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For more about this song, you can check out Tony Atwood's dissection here at his Untold Dylan blog, which begins with Atwood noting that Dylan's father was also named Abraham.

Dylan has performed this song live nearly 1800 times over the past 50 years, including Friday night at Desert Trip. One of my favorite versions is the opening track on his Real Live album, performed during his 1984 European Tour.

Highway 61 Revisited 

Oh God said to Abraham, “Kill me a son”
Abe says, “Man, you must be puttin’ me on”
God say, “No.” Abe say, “What?”
God say, “You can do what you want Abe, but
The next time you see me comin’ you better run”
Well Abe says, “Where do you want this killin’ done?”
God says, “Out on Highway 61”

Well Georgia Sam he had a bloody nose
Welfare Department they wouldn’t give him no clothes
He asked poor Howard where can I go
Howard said there’s only one place I know
Sam said tell me quick man I got to run
Ol’ Howard just pointed with his gun
And said that way down on Highway 61

Well Mack the Finger said to Louie the King
I got forty red, white and blue shoestrings
And a thousand telephones that don’t ring
Do you know where I can get rid of these things
And Louie the King said let me think for a minute son
And he said yes I think it can be easily done
Just take everything down to Highway 61

Now the fifth daughter on the twelfth night
Told the first father that things weren’t right
My complexion she said is much too white
He said come here and step into the light, he says hmm you’re right
Let me tell the second mother this has been done
But the second mother was with the seventh son
And they were both out on Highway 61

Now the rovin’ gambler he was very bored
He was tryin’ to create a next world war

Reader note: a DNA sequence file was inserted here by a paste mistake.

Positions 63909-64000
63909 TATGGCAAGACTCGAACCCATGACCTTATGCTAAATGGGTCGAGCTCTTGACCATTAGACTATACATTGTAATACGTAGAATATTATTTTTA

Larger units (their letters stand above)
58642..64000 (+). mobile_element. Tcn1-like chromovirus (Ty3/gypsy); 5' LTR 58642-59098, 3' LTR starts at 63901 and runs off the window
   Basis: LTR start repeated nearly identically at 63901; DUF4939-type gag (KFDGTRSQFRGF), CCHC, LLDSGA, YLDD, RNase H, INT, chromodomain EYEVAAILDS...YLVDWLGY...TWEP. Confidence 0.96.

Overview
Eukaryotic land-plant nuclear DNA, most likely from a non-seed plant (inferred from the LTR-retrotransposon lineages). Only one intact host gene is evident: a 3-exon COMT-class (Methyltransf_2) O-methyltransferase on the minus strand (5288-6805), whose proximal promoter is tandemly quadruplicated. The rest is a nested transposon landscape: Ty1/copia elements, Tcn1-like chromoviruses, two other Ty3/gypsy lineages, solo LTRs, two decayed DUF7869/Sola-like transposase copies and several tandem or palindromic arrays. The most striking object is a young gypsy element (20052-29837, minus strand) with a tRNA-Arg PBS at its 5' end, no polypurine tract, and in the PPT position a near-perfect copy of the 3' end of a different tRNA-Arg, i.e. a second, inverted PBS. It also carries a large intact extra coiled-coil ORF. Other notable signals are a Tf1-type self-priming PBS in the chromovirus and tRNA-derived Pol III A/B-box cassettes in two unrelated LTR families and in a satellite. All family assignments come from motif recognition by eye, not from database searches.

He found a promoter who nearly fell off the floor
He said I never engaged in this kind of thing before
But yes I think it can be very easily done
We’ll just put some bleachers out in the sun
And have it on Highway 61
Copyright © 1965 by Warner Bros. Inc.; renewed 1993 by Special Rider Music

* * * *
The celebration next weekend is at The Rex inside the Fitger's Complex in Duluth. The event will feature live music by Cowboy Angel Blue and The Boomchucks (a.k.a. The Freewheelers) plus (rumor has it) an assortment of special guests. I'm expecting surprises. Magic Marc Percansky will be on hand as Master of Ceremonies, so you can count on this being a very special evening. 

There will also be quite a few items generously donated for a silent auction to defray costs and provide seed money for next year's Duluth Dylan Fest. (Here's a link to a few of these items.)

See you at the show.

*The album in John's hands is Bringing It All Back Home, signed and submitted to the show for this event. The mural on the wall at Cheapo Discs (a.k.a. Cheapo Records) features Highway 61 Revisited.

1 comment:

LEWagner said...

I took Sandy, Bobby and Richard up hwy 61 in 1988. We were in the 1968 Dart. We'd come from Dallas (from picking up Sandy and Bobby at Ket's). We went onto #61 in Mississippi, not in New Orleans, though, as I'd wanted to tour the Vicksburg battlefield, and Oxford (Faulkner's home).
Nobody we talked to in Oxford, including at the Ole Miss campus could (or would) tell us where Faulkner's home was, though, so we never got there, but headed north through Memphis. Did we go all the way to St. Louis that same day? I think we did, come to think of it.
My hope was to see Hannibal, MO, too, and Springfield, IL, but Richard got sick in St. Louis, so we headed west to I-35 and came up the rest of the way on the freeway. It was farther, but I figured it would be quicker.
Richard and I were gone from Twig exactly 1 week, almost to the hour, and figured my average speed had been 30 mph, over that week, so unfortunately we weren't able to see the country along the highway in as much detail as you describe. It was interesting, though, to see a little how the deep South had changed since the last time I'd been there, in 1967.